The legend of the labyrinth can be traced to Greek mythology and an elaborate, circular maze that King Minos used to house the half-man, half-bull beast known as the Minotaur on the island of Crete. In recorded history, it can be seen on 5th century coins, in the petroglyphs of…Read More
When Reed Turchi sat down to play his first set at the Rambling on an October evening four years ago, he couldn’t have known what a central element of Southall his sound would become.
Now, as the under-the-stars dinner series wraps its fall run, Turchi’s brand of Hill Country blues has become a signature — not only for the dinners, but for the guest experience that awaits.
“All these years of being immersed in the project, I can’t imagine being in this space and emphasizing the land and the history without music that is regionally based,” he says. “It’s what roots is all about, but more improvisational and less focused on trying to be a part of a certain tradition. It’s true to Southall and the ethos of humble exploration.”
Turchi says Bill Farris, the founder of the Southern Studies programs at Ole Miss and the University of North Carolina, pointed him in “all the right directions” when Turchi was a student at UNC. As a guitarist, he says he was drawn to the hypnotic, driving cadence of the rhythm and sounds, open-ended and free to explore. There’s no set list when he plays live, but there is a purpose.
“I can sit in one spot as long as it feels good. That’s what the dinners have been about, and people have felt that, but it’s the full experience of the property in general — you’re here, you’re immersed in it. It’s about sinking into a place.”
Back in 2019, Turchi brought Tyler Brown and Andrew Klamar, the Southall chefs who conceived and brought the Ramblings to life, into the studio to cut a record that might capture the spirit of what their collaboration had evolved into. They cut the tracks for vinyl live, with the band playing together in one room.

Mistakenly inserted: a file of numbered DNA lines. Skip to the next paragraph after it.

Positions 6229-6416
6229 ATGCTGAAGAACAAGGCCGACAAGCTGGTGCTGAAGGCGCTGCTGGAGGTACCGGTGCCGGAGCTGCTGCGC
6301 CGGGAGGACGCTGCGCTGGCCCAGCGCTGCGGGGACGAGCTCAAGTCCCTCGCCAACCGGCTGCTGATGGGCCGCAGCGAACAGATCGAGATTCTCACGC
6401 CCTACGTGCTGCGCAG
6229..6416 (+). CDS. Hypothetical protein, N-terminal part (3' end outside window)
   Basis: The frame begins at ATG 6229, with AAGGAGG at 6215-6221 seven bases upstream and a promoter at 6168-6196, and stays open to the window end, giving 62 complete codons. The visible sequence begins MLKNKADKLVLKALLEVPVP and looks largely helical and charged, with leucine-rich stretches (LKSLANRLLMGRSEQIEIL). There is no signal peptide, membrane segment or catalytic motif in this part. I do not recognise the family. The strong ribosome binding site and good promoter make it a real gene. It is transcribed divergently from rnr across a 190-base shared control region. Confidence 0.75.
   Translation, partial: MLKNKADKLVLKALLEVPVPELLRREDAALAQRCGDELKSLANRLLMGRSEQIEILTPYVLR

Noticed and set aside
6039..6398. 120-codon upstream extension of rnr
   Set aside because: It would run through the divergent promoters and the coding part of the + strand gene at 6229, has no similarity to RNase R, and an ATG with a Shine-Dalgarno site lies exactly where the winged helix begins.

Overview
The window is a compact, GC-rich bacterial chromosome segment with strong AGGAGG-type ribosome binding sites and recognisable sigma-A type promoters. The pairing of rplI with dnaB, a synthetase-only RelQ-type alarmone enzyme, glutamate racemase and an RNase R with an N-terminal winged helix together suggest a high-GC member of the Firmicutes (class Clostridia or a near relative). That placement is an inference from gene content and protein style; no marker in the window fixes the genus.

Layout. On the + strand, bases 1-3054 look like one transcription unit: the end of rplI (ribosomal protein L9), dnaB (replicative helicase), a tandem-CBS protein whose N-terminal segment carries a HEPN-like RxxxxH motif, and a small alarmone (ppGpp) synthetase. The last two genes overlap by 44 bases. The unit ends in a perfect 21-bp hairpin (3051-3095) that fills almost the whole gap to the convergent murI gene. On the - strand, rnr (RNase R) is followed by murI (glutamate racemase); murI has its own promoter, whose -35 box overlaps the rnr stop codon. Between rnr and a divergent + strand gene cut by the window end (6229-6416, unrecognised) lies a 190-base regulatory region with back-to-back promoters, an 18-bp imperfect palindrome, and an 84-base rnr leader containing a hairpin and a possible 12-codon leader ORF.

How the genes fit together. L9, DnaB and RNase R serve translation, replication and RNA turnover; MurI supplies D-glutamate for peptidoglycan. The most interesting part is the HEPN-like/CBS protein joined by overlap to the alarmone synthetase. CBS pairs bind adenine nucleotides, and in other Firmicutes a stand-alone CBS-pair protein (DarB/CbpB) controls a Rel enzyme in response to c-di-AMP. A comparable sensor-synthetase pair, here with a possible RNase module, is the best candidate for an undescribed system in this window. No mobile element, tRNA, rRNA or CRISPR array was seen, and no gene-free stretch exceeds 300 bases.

“We wanted it to be like the Ramblings as much as possible, in terms of pure performance — no second takes, no overdubs, no editing, just loose and warm,” Turchi says. “That’s what the food and the service and all the elements of the vibe are about. I listen to those recordings today and I get that same feeling, energetic but relaxing in their own way too. It just feels right.”
Call it contentedness, serenity or equanimity, but that all is well with my soul feeling is at the core of everything Southall stands for, and sound connects us in profound ways to our environment. True to form, Turchi soon turned to designing and curating the sounds that complement every aspect of life at Southall. The result is long-form playlists that will punctuate the moment, whether in a public space or a private one, informed by the time of day, the season, the mood.
“It can be so intentional and impactful with the right focus, and we’ve had the luxury of years to refine and evolve the different energies, incorporate all of the experiences and the sounds of the natural environment,” he explains. “All of those branches have grown from one body, an aesthetic. There’s so much life here, so much to explore and absorb, from the agricultural to the culinary, the design and the adventures. People will realize that their soap came out of the ground here, and that level of thought and complexity extends to every little detail. That just deserves the right musical complement.”
Whether enjoying a late dinner or a session in the spa, gathered around a demonstration in the jammery, basking the pool or with morning coffee on the porch of a cottage, the score could range from sub-Saharan blues to East Nashville indie, and juke-joint slide guitars to Turchi’s soft classical strings playing in harmony with the song of birds and breezes recorded through the seasons here. A theme runs through it all.
“I hope that people will get a really strong feeling, even if it’s not conscious awareness, and be inspired to explore,” he says. “There are years of moments that have informed these playlists and I remember every one of them… all of that information goes into everything being made, and that’s a rare kind of inspiration. If we’ve done it right, then guests will take that feeling home with them, remember it often and keep coming back for more.”